Going deep: Foundation provides high-water vehicle for Marco first responders

Lance Shearer

When disaster strikes an island, it often takes the form of floodwaters. That was the case on Sept. 28 last year when a powerful Hurricane Ian struck Marco Island with devastating force.

The Marco Island Fire-Rescue Department’s high-water rescue vehicle was invaluable in rescues during the storm surge of Ian, said MIFD Chief Chris Byrne. And now the department has another on the way, courtesy of the Gary Sinise Foundation.

Officers of the foundation, including Marco Island resident Jim Shubert, who is the GSF treasurer, came to Mackle Park on Jan. 27 to announce the donation, and incidentally treat about a hundred local first responders, city staffers and spouses to lunch, provided by Panera Bread. The city’s current high-water truck was on display as a model, with the actual donated truck due to arrive in a few weeks.

“A truck like this is an immense help to us during a hurricane,” said Byrne. “A regular fire truck is not designed for high water. We went and rescued 12 people from Goodland in the middle of Ian. At times, the water was six-feet deep – even this truck was floating.”

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In all, said MIFD Deputy Chief Matt Marshall, the MIFD used the truck to rescue over 50 people during the storm. “Without this, we’d be trapped – a regular truck can’t operate. This vehicle allows firefighters to respond and rescue people who are trapped.”

The high-water trucks are military surplus vehicles, known in the service as crew transports and specifically designed to plow through terrain, and water, where other trucks dare not venture. The MIPD and other city personnel will also make use of the vehicles as needed.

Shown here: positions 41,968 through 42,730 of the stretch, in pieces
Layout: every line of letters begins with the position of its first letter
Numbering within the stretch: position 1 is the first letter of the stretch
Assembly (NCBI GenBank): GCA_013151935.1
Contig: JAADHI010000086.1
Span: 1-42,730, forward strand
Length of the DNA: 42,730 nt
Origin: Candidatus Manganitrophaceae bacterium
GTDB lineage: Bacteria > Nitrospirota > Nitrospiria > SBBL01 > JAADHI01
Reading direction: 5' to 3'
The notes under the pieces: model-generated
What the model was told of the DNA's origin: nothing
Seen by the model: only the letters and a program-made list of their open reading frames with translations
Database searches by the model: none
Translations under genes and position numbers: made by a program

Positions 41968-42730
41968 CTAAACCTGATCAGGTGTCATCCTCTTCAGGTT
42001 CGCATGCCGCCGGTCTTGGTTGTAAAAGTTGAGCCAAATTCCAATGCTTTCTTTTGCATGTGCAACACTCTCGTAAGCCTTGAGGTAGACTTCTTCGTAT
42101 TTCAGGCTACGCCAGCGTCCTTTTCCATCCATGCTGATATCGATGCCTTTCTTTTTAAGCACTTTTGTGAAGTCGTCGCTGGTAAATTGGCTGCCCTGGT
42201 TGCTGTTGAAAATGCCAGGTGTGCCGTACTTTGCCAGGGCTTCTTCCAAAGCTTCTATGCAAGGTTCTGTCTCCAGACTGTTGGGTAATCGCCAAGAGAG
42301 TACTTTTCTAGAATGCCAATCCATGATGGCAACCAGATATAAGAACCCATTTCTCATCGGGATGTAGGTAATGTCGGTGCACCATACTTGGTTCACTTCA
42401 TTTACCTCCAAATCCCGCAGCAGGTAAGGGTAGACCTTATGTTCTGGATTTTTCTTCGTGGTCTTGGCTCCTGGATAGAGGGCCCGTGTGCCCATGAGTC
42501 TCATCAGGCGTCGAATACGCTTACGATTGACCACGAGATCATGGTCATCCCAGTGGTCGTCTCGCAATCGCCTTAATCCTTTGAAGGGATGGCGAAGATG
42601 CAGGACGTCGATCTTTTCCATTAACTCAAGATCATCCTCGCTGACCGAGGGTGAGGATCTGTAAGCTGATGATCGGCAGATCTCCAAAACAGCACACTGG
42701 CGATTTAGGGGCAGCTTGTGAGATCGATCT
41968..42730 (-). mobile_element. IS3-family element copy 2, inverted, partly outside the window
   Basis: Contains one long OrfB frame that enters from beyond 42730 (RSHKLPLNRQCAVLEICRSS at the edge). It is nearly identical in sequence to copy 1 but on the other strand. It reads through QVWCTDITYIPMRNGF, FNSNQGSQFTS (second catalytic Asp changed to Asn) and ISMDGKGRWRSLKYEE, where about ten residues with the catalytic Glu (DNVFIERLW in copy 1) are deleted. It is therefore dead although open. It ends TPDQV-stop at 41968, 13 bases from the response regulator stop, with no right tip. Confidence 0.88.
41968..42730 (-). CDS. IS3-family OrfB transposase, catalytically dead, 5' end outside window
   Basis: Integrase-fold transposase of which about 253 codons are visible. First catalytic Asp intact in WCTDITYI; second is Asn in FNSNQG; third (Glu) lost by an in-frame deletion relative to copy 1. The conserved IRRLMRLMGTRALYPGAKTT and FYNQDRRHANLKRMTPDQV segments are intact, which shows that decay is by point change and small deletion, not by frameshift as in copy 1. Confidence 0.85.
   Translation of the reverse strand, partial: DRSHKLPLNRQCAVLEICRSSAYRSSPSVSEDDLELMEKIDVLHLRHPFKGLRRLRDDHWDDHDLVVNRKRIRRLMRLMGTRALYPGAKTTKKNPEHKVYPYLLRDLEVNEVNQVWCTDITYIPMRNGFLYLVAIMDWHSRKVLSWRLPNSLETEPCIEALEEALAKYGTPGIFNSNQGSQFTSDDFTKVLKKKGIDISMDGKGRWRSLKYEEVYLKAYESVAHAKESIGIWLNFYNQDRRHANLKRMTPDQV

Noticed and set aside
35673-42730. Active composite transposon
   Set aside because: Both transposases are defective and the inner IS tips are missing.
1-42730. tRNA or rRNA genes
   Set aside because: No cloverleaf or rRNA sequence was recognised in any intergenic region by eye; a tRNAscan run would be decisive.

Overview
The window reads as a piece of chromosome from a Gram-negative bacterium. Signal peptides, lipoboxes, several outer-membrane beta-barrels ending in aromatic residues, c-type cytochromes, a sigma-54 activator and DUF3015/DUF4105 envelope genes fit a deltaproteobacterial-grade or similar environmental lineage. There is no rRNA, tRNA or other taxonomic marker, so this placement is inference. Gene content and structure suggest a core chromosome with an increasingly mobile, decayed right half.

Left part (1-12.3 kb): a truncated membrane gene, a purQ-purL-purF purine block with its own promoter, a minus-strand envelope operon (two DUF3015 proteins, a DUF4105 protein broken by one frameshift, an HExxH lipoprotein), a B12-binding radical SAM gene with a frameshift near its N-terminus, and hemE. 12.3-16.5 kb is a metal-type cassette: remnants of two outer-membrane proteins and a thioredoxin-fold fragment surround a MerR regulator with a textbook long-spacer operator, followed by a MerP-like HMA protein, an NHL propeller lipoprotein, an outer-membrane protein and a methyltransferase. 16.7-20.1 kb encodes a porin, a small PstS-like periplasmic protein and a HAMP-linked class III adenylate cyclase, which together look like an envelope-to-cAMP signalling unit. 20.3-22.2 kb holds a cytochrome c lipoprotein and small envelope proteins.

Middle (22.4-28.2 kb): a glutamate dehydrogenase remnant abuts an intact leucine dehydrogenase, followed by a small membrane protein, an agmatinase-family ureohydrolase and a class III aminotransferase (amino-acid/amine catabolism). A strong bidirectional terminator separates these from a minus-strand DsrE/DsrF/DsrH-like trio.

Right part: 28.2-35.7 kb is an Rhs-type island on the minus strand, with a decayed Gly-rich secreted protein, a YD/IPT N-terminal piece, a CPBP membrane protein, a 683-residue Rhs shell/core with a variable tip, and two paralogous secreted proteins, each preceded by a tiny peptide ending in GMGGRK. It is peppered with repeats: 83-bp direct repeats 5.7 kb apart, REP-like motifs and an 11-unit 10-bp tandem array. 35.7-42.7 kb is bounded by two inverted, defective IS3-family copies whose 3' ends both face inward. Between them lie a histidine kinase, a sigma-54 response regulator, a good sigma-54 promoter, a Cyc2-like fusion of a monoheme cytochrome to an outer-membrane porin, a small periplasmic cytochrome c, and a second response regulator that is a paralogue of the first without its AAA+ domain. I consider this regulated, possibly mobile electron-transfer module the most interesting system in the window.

Originally created in 2011 by actor Gary Sinise to benefit military personnel, the GSF has expanded its mission to support first responders, said Shubert. Sinise has had a long career in Hollywood, acting in films including “Apollo 13,” “The Green Mile,” “Mission to Mars,” and most memorably, as “Lt. Dan” opposite Tom Hanks in “Forrest Gump.”

He also acted in television shows including “Criminal Minds: Beyond Borders” and for nine seasons on “CSI:NY,” is an Emmy, Golden Globe, and SAG Award winner, and was nominated for an Academy Award for “Forrest Gump.” That film formed an enduring connection with servicemen and women throughout the military community, and led to several USO tours, the formation of the 13-piece “Lt. Dan Band” and service as the national spokesperson for the American Veterans Disabled for Life Memorial.“Gary is so sad he can’t be here today,” said another GSF board member, former ambassador to Finland Bob Pence. The luncheon on Marco Island kicked off a weekend of events honoring and benefiting Southwest Florida first responders who helped local communities during and after Hurricane Ian. The whirlwind tour culminated on Sunday, with a First Responder Appreciation Day concert by Walker Montgomery at Caloosa Sound Amphitheater in Ft. Myers.

Sinise has retired from acting and directing to devote himself fulltime to the work of the foundation, said Shubert. Since its inception, GSF has provided nearly a million meals to military and first responders, donated 13,680 pieces of essential equipment, constructed or retrofitted over 160 homes for wounded veterans, and provided over 50 specially adapted vehicles to improve their everyday lives.

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City Manager Mike McNees, four city councilors including Vice Chair Jared Grifoni, Police Chief Tracy Frazzano, and several additional department heads attended and heard Byrne thank the GSF on behalf of the city.

Asked why he got involved with Sinise and his work, Shubert, who served as an Army medic in Vietnam, said “I’m a veteran. I saw what he was wanting to do. This is so we can help the men and women who are fighting for our country and get them the respect that we didn’t get.” The expansion of the mission to aid fire and police officers was a natural, said Shubert. “We take very seriously what happens in the first responder community.”